Thematic Areas: Inclusion and Youth | Digital Transformation | Private Sector Engagement | SDGs and Greening TVET
Our Key Programmes & Projects: BILT: Bridging Innovation and Learning in TVET | Building TVET resilience | TVET Leadership Programme | WYSD: World Youth Skills Day
Past Activities: COVID-19 response | i-hubs project | TVET Global Forums | Virtual Conferences | YEM Knowledge Portal
Our Services & Resources: Publications | TVET Forum | TVET Country Profiles | TVETipedia Glossary | Innovative and Promising Practices | Entrepreneurial Learning Guide
Events: Major TVET Events | UNEVOC Network News
Harnessing the benefits and tackling the challenges of digitalization depends largely on the digital capacities and capabilities of TVET teachers and trainers. To prepare learners to function effectively in today’s digitalized workplace and digital society, TVET teachers and trainers need to be able to:
The UNESCO-UNEVOC trends mapping study on digital skills development in TVET teacher training provides a snapshot of trends and challenges before and during the COVID-19 pandemic, and examines how countries have responded to the need to move to remote learning environments. The study also provides some examples of how TVET teachers and trainers have been supported to develop the skills and competencies needed to use digital tools, services and technologies to deliver quality, learner-centred education and training.
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73% of TVET practitioners globally had received training in ICT/digital skills.
52% of TVET practitioners globally had received training in distance learning.
1 in 2 secondary teachers in Africa had received the minimum required teacher training, which seldom built their digital skills.
1 in 3 TVET providers globally had never delivered training remotely.
In Africa the proportion was 2 in 3.
How prepared were TVET providers for COVID-19 emergency measures?
As the above trends show, prior to the COVID-19 pandemic, a significant proportion of TVET teaching staff lacked digital skills, especially competence and experience in delivering TVET remotely, which affected TVET institutions’ capacities to respond appropriately when the pandemic hit. Explore more data and information on TVET providers’ success in transitioning to fully remote training environments during pandemic school closures.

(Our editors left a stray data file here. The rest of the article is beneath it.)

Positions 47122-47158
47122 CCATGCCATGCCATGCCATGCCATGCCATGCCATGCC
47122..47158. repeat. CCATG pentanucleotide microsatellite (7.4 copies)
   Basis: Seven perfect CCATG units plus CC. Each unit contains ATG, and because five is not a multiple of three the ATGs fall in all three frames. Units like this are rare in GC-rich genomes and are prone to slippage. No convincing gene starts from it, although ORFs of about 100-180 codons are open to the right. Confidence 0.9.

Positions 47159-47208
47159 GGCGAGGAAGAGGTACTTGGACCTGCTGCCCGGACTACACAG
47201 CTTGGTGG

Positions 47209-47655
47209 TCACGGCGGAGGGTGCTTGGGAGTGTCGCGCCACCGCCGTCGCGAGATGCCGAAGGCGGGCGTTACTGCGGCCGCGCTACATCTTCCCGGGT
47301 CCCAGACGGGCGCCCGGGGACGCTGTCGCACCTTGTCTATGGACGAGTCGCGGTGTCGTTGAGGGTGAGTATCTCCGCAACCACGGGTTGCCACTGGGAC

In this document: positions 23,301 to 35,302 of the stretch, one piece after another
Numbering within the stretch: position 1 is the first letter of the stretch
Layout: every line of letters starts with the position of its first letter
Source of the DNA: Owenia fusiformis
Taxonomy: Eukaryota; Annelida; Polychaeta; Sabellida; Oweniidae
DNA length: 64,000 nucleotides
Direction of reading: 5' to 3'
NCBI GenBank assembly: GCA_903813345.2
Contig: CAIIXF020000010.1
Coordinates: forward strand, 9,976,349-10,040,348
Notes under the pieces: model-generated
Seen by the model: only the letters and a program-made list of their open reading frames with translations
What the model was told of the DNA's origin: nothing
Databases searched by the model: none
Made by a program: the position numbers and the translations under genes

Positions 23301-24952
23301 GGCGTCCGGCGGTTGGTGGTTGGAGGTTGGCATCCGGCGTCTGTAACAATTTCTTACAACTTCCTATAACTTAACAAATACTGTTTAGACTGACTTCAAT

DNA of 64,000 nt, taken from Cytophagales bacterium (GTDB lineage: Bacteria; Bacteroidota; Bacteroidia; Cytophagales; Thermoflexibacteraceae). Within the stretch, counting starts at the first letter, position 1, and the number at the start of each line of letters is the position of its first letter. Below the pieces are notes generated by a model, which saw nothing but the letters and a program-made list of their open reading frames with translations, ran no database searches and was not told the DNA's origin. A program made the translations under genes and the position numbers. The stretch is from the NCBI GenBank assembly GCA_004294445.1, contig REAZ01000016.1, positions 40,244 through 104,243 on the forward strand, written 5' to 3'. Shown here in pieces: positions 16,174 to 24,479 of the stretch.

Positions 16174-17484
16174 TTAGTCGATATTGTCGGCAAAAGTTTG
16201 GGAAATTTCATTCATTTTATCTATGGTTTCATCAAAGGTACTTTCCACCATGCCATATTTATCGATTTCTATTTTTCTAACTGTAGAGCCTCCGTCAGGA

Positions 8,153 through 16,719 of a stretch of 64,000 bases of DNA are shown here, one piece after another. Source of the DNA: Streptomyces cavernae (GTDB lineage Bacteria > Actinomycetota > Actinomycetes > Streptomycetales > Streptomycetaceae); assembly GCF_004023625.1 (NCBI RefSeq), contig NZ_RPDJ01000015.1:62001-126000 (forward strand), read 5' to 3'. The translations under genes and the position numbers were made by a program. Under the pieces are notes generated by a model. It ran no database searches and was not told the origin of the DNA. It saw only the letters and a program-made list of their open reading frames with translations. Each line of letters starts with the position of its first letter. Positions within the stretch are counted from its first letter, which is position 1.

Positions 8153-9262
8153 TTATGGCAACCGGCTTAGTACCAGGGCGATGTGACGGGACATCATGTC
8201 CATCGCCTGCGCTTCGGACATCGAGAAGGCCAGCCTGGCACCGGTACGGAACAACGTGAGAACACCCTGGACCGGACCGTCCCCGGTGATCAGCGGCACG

What issues prevented TVET teachers and trainers from acquiring relevant digital skills and applying them?
Barriers TVET teachers/trainers faced in acquiring relevant digital skills have come from both the supply side (e.g., lack of access to training the use of ICT for teaching) and the demand side (e.g., teachers’/trainers’ unwillingness to participate in digital skills training). The barriers differ across countries: generally speaking, high-income countries have been better able to offer digital skills training. TVET teachers/trainers also faced barriers in applying the digital skills they acquired owing to lack of access to digital tools, relevant training opportunities and/or employer support, which affected their confidence, capacity and/or attitudes towards use of digital technologies for teaching and/or delivering TVET.
How can digitalization in TVET be advanced through policies and practices focused on improving TVET teacher and trainer digital skills development?
The UNESCO-UNEVOC trends mapping study provides details of several promising concepts and practices that may help countries to overcome some of the challenges preventing them from advancing digitalization in TVET through TVET teacher and trainer training. The promising practices are featured in all of the linked pages in the purple blocks at the bottom.
A national training needs analysis conducted by the UK Education and Training Foundation (ETF) prior to the start of the pandemic showed that 59% of further education and training providers in England urgently needed training on how to use digital and other new technologies for teaching and learning (source). In response to these findings, the ETF hired a project manager to lead on EdTech and digital skills, and undertook a positioning review to better understand the barriers to and enabling factors for the use of technology in teaching and training. The results of the positioning review informed the design of the Enhance Digital Teaching Platform, which supports innovation in teaching and training by offering free, bite-sized, certified, online self-learning training modules mapped to the Digital Teaching Professional Framework (DTPF), a set of professional standards for supporting learning through technology. Launched in January 2019, the Enhance Digital Teaching Platform was able to be mobilized to assist teachers/trainers in designing online learning environments during the pandemic.